One great way to find out if a potential school is right for you is to actually spend a full day and night on campus.

An overnight can help you get a real feel for the school and be a determining factor in if school winds up on your college list. You can also do overnight stays later in your application process and use them as a gauge of where you should ultimately attend school. Here are a few tips on how to make the most of your overnight stay on campus.

“The point of college is not to be a robot, but to open yourself to the life, experiences and people around you.”

Carlota Zee

Chat With Your Host Before You Arrive

A student host is more than just the person who has the key to the dorm where you’ll sleep. They’re a valuable resource for info on student life and how to prepare for your overnight stay. Get in touch well before you arrive to sort out logistics. You should ask about the bedding items you need to bring, which could be as little as a pillow or as much as an air mattress and sheets. Also let your host know what you’re interested in exploring on campus. They can hook you up with the events, classes and clubs relevant to your specific requests. Ask about eating in the dining hall too. They may have free passes to the cafeteria. If they don’t, you should be prepared to pay for meals on your own, either on or off campus.

Set Up Meetings

Nathaniel Turner, author of Raising Supaman, recommends scheduling any meetings you might want to have well in advance. “You should definitely schedule some time with an academic adviser. You’ll not only make a great first impression, but you’ll gain some valuable insight about how to proceed over the next four years. I also recommend meeting up with the dean of the department for your potential major.” If the dean is not available, try to schedule time with any head of the department. They are often in the loop on internships, fellowships, scholarships and jobs. Starting a relationship with the department leaders early could have big benefits down the road.

Plan Questions in Advance

There may have been questions you didn’t get to on your college tour, so now is the time to get those answers. Ruth Wilson, an educational therapist, advises, “Use this time to ask more personal questions that won’t be included on a brochure, such as, ‘How stressful was your first week?’ ‘How hard was it to meet other freshmen?’ and ‘What do you know now that you wish you knew before you moved in?’” She says to focus in on things they love about their college experience, but to also be sure you delve into what they don’t like or wish they’d known before applying or enrolling.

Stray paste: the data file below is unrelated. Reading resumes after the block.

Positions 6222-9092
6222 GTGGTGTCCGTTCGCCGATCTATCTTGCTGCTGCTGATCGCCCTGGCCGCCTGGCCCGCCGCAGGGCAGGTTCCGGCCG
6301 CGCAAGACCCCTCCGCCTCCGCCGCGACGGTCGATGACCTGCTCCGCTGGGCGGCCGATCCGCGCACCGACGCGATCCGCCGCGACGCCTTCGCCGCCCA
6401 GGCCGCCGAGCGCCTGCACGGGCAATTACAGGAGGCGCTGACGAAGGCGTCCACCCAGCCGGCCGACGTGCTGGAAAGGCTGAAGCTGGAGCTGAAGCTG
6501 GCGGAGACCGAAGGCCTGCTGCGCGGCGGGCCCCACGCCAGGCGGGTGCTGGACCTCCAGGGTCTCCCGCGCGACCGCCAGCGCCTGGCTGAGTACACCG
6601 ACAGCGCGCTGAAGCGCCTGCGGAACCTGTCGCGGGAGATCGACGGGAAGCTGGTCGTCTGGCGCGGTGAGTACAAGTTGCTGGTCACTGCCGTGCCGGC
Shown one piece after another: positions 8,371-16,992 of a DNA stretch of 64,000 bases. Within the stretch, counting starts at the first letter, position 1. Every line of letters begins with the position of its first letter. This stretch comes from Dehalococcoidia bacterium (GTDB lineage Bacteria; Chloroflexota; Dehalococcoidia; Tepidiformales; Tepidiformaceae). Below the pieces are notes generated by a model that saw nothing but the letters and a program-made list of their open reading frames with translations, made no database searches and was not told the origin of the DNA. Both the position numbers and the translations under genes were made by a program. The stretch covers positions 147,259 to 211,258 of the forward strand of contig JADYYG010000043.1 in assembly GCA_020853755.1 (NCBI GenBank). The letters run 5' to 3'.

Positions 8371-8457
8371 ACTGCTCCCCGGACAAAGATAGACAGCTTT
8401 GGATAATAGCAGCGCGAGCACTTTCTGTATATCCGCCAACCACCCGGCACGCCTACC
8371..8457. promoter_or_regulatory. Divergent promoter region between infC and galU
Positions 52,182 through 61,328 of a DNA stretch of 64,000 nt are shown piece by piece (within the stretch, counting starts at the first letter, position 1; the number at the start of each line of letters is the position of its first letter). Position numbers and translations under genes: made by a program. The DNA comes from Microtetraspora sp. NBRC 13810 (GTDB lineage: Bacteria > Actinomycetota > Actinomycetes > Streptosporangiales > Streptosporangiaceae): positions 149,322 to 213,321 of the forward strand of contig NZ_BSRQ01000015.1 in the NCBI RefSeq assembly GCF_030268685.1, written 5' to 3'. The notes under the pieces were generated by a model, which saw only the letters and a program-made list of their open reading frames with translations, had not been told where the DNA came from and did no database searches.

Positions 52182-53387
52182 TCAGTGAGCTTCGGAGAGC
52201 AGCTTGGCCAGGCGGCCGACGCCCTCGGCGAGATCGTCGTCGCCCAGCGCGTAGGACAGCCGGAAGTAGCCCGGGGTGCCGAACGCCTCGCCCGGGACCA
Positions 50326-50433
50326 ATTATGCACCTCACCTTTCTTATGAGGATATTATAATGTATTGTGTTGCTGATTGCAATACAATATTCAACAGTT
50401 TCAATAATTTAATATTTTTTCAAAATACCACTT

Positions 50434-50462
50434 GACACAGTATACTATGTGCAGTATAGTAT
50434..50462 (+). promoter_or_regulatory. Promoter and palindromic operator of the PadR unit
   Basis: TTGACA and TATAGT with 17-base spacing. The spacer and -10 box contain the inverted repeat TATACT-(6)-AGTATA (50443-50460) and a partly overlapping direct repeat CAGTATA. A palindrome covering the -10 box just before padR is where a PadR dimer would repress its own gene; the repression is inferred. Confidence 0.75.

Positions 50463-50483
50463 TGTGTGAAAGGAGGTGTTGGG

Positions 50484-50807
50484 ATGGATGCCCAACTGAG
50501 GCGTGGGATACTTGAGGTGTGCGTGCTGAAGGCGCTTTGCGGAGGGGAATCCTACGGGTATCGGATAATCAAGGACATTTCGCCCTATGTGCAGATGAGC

Get Familiar With the Campus

You don’t want to waste valuable time wandering aimlessly. Daryl Hawkins, the dean of students at Eastern University, always encourages students to figure out some campus logistics beforehand. “Go online and look at a map of the campus and figure out what sticks out to you. Look for the key places you need to know, so that when you arrive, you aren’t completely lost.” Wilson suggests taking the official online tour, if available, before your overnight stay. “This gives you some basic information about how many students are housed in each room and how many people share a bathroom,” she says. Good information to know as you pack, since you might want to bring a bathrobe or shower shoes if the bathrooms are shared.

Plan and Prioritize

You’re definitely going to want to check out the campus amenities, like the dining hall and other dorm rooms. And there may be official informational meetings if you arranged this stay through the school, so your time is going to be limited. Really think about what your must-do activities are and what you need to know to make the best decision possible when it comes time for applications and enrollment. Do you want to explore anything off campus? Sit in on classes? See the theater program? Make a list of what you’d like to do and organize it by priority level. Hopefully you’ll be able to check everything off your list, but if not, at least you’ll get through the most important items.

Go With an Open Mind

A little flexibility can go a long way during your overnight stay. Carlota Zee, a career coach and college life expert, regrets not being more open-minded. “When I stayed overnight at Wellesley, I was very intimidated and thus very close-minded about what I allowed myself to experience.” Now, she recommends students do the exact opposite. Be open to a new idea from your host or attend an event outside your interest area. She explains, “The point of college is not to be a robot, but to open yourself to the life, experiences and people around you.” Give yourself a taste of that during your time on campus.

With a little planning and thought, your overnight stay can give you a real flavor of your potential school and hopefully help you make your application and enrollment decisions with a lot more confidence.